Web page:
Essential Mobile Apps for Artists: Organization Apps

Stephen Sondheim once noted that “art, in itself, is an attempt to bring order out of chaos.” However, practically speaking, many artists have so many facets to their careers that life feels more chaotic than organized. Whether you’re working in new media, digital photography, video, or traditional media like oil painting, in any given week you may need to be following up on leads for potential juried exhibitions, attempting to connect with gallery owners and curators, arranging for your artwork to be photographed, writing a new draft of your artist statement, figuring out the best platform for your website, trying to stay relevant on social media, paying bills, calling the plumber, and on, and on. Oh, and it would also be nice if you could carve out time to actually make the art that makes you an artist.

You can get organized, though. And a great way to do that is to arm yourself with a mobile app that will help you prioritize your tasks, plan your day, stay focused, and keep track of what needs to get done. Here’s a short list of some exceptional mobile apps for your phone or tablet that can help you move away from chaos and toward a more ordered life. (Prices current at time of publication.)

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For Creating To-Do Lists: Todoist

One of the best ways to start organizing your life is to create a to-do list. You can grab a piece of paper and write down your tasks and chores, but a mobile app can really help you plan and prioritize. You can use an app to set a reminder for a task or an event, and you can view your list on several different devices. You’re also far less likely to lose that list since many mobile to-do apps allow you to save and store it in the cloud.

A versatile and easy-to-use mobile app, Todoist has a clean, simple, straightforward design that can be customized to your needs. Here’s how it works: You create projects and populate them with various tasks (and subtasks as well, if you like). You then set schedules for those tasks or organize them into sections. If you’re looking for examples of how to get set up, the app comes with a host of templates to download, from project trackers to event planners. And even the help guide is easy to use. Plus, Todoist includes collaborating tools, so you can connect and work with others—say, the staff of the gallery when you’re planning your next exhibition.

Like most apps, Todoist has a few different versions: There’s a free one, which is quite good, plus two paid versions—Pro ($4 a month if billed monthly, or $36 annually) and Business version ($6 a month if billed monthly, or $5 annually). Check out the plans here.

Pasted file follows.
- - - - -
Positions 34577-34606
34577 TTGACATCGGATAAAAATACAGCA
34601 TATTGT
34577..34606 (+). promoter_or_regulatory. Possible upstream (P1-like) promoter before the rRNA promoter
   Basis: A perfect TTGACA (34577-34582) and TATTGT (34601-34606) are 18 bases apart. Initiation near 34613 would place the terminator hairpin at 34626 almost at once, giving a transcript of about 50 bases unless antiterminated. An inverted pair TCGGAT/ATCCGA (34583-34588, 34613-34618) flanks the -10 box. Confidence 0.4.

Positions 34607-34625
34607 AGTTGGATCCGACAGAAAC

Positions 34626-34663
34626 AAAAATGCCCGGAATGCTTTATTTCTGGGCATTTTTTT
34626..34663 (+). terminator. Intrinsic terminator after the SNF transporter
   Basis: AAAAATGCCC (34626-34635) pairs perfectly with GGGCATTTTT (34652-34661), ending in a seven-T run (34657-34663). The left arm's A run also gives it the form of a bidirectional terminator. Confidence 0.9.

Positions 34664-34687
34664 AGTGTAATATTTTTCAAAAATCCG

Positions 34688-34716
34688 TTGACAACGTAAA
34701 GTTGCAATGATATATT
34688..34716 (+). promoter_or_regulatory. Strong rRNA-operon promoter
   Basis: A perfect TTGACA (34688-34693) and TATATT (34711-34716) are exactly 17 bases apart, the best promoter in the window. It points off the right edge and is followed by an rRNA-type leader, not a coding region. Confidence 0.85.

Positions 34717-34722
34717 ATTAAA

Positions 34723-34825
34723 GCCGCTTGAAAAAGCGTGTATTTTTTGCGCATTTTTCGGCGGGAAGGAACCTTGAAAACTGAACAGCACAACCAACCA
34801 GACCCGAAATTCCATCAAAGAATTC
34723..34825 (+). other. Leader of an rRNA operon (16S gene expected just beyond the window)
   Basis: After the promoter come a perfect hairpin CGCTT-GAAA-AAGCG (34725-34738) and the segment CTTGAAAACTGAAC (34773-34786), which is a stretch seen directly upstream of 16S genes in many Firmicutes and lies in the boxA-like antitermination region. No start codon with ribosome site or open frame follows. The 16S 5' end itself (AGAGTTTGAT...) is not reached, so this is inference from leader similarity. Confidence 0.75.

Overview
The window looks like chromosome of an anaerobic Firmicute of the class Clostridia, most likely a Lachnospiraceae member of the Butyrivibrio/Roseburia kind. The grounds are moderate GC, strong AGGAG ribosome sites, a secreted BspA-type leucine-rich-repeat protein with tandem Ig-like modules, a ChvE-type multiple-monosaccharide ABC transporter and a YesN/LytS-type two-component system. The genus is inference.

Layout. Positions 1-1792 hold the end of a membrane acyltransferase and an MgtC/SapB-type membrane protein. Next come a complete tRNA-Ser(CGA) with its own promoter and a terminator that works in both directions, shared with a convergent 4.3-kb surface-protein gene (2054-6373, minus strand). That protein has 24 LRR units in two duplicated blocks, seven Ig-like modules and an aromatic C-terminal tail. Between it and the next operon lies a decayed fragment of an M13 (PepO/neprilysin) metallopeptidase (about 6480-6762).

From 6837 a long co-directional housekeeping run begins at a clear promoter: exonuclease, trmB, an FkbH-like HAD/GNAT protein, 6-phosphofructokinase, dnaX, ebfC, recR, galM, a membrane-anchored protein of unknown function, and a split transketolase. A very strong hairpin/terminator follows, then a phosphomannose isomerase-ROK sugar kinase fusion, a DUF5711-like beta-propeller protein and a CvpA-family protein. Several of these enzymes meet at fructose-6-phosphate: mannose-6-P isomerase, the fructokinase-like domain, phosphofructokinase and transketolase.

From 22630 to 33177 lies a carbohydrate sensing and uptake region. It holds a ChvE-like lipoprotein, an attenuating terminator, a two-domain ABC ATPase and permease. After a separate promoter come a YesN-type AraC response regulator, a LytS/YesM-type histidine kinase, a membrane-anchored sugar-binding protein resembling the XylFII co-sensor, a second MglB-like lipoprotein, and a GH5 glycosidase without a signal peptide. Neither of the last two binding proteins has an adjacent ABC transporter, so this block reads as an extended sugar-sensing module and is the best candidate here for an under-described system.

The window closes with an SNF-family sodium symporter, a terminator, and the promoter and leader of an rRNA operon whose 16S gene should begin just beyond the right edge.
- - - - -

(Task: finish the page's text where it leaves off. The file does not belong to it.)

The mobile app is compatible with iOS (for both iPhones and iPads) and Android devices. You can also launch Todoist from your dock or taskbar on your Windows 10, macOS or Linux computers. There are even other, similar apps designed for Apple and Android watches, yet another format to help you stay organized. For more, go to


For Notetaking: Evernote

No matter what kind of project you’re working on, taking notes can help you stay on track. And downloading a powerful and flexible mobile app like Evernote is a great way to do it.

Here are just a few of the features that make Evernote so valuable: Its Web Clipper feature lets you save web pages as you browse (without the ads, if you like) and then mark them up with arrows, highlights, and text to make them more useful. Its Rich Notes feature lets you add and capture images or record audio (all from your mobile device) and add them to your text, and you can do so even when working offline. Evernote even has a document-scanning feature, to back up your paper documents to all your devices. All in all, it’s a very versatile app with lots of functionality. Some may find there’s a learning curve as they get to know the app. However, the more you use it, the more the various features make sense.

Evernote has a Basic free version of the app, which lets you sync two devices, has a 25 MB limit for note sizes and a 60 MB limit for monthly uploads, and includes some fundamental features. For $7.99 a month, Evernote’s Premium plan gives you everything in the Basic plan, plus you can sync an unlimited number of devices, access notes offline, annotate PDFs, and more; you also get a 200 MB limit per note and have 10 GB of storage per month for uploads. Last, there’s Evernote’s Business plan, which costs $14.99 per month, offers all that’s in the Premium plan, plus the ability for users to work together in shared spaces and many other collaborative tools. You also get a 20 GB monthly upload limit. You can compare plans here. The Evernote site also has a very nice support section here.